The Maldives has vaccinated half of its eligible population against COVID-19, local media reported Friday.

Half of the population above the age of 18 has been fully vaccinated against COVID-19, spokesperson for the Health Emergency Operation Centre (HEOC), Fathimath Nazla Rafeeq, was quoted in the state-owned PSM News as saying.

Data from the Health Protection Agency (HPA) showed that 320,059 people have received the first dose of a COVID-19 vaccine, while 251,232 people have received both doses.


The COVID-19 cases in Mongolia rose by 1,364 in the last 24 hours to 144,492, the country's health ministry reported on Friday.

The ministry said that nine more deaths and 3,730 more recoveries were recorded, bringing the national counts to 743 and 121,953, respectively.


Myanmar will receive 6 million doses of COVID-19 vaccine from China by August, according to a report by Agence France-Presse (AFP).

A senior official from Myanmar's information industry told the agency on Wednesday that the government has bought four million doses of the vaccine from China, which will also donate two million more.

The first 1 million doses will arrive late July, the official added.

Around 1.75 million individuals have so far been vaccinated in Myanmar, which has a population of some 54 million, according to health officials.

Workers unload boxes containing doses of US Johnson and Johnson vaccines against the coronavirus donated by the United States at the Sukraraj tropical hospital vaccine storage cold room in Kathmandu, Nepal, on July 12, 2021. (PRAKASH MATHEMA / AFP)


The authorities in Nepal's Kathmandu Valley on Thursday decided to continue the ongoing lockdown till July 25 to contain the COVID-19 pandemic, but with further relaxation in the provisions of the prohibitory orders.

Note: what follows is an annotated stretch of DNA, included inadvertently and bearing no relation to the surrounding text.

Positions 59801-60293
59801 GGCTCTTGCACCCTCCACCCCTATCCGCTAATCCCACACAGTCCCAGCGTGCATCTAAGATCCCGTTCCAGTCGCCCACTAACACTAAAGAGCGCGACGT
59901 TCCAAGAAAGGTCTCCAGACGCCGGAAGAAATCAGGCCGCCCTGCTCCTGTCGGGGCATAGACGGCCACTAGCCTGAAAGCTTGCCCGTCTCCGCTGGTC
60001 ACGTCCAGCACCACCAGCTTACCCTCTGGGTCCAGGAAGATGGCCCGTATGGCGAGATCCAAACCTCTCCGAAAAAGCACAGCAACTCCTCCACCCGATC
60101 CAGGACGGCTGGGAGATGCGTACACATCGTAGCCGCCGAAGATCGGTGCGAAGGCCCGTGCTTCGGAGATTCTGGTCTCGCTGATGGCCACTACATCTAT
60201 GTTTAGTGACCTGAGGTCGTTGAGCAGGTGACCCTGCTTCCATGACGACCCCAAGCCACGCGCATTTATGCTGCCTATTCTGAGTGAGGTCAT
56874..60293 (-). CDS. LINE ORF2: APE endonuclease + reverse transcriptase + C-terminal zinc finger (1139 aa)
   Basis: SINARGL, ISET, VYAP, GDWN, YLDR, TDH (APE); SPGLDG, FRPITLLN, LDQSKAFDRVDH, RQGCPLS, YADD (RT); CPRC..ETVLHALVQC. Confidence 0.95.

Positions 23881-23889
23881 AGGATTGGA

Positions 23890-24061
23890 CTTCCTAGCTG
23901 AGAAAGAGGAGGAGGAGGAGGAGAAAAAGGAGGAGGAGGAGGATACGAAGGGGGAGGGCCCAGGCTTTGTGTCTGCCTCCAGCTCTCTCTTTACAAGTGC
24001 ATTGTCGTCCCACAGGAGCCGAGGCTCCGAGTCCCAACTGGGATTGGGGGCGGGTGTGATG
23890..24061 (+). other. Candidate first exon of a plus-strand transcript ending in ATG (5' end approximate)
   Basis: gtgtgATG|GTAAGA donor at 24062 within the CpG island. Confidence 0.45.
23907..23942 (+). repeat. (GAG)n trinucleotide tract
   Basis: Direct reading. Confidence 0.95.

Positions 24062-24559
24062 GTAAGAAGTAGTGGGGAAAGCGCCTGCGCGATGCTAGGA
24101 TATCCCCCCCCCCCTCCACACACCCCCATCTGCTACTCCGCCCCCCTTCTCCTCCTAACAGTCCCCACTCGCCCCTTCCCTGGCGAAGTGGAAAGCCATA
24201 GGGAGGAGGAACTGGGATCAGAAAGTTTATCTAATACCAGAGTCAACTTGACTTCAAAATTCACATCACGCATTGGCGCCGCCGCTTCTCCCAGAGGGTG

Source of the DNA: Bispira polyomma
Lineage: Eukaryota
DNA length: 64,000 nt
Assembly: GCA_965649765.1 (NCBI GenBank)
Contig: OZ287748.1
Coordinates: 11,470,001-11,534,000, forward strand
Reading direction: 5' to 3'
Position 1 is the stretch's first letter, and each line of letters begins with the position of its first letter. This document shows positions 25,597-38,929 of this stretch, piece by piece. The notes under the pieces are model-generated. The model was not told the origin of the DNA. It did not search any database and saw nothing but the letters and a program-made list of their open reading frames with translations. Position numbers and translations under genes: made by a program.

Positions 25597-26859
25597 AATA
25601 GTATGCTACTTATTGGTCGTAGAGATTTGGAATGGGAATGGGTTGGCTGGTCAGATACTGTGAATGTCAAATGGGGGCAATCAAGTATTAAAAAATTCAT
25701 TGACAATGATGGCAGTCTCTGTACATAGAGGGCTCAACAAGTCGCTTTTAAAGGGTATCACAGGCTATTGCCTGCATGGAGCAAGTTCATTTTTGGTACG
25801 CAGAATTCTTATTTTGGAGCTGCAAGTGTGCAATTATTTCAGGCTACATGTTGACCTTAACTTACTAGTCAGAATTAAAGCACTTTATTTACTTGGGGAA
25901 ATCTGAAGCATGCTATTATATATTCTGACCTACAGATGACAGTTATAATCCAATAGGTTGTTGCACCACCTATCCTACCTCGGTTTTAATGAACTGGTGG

The last round of lockdown expires on Thursday midnight local time and the three districts in the valley decided to extend it by another 10 days starting from Friday.

"We decided to extend the lockdown as the COVID-19 cases have not come down drastically," Kali Prasad Parajuli, chief district officer of Kathmandu, told Xinhua. The Lalitpur and Bhaktapur districts in the valley issued the same prohibitory orders.

As per the new notice, shops can open one more hour till 7 pm from Friday.

Likewise, rules are eased as well for vehicles entering the valley for emergency purposes, with travelers not asked to produce recommendation letters by local administrations any more, which are mandatory till Thursday midnight.

A health worker inoculates a student with a dose of the CanSino Biologics' COVID-19 vaccine at Jamia Naeemia seminary in Lahore, Pakistan, on July 12, 2021. (ARIF ALI / AFP)


National positivity rate of COVID-19 in Pakistan has risen to over six percent in Pakistan, raising a serious concern of a fourth wave in the country, according to the data released by the National Command and Operation Center (NCOC) on Friday.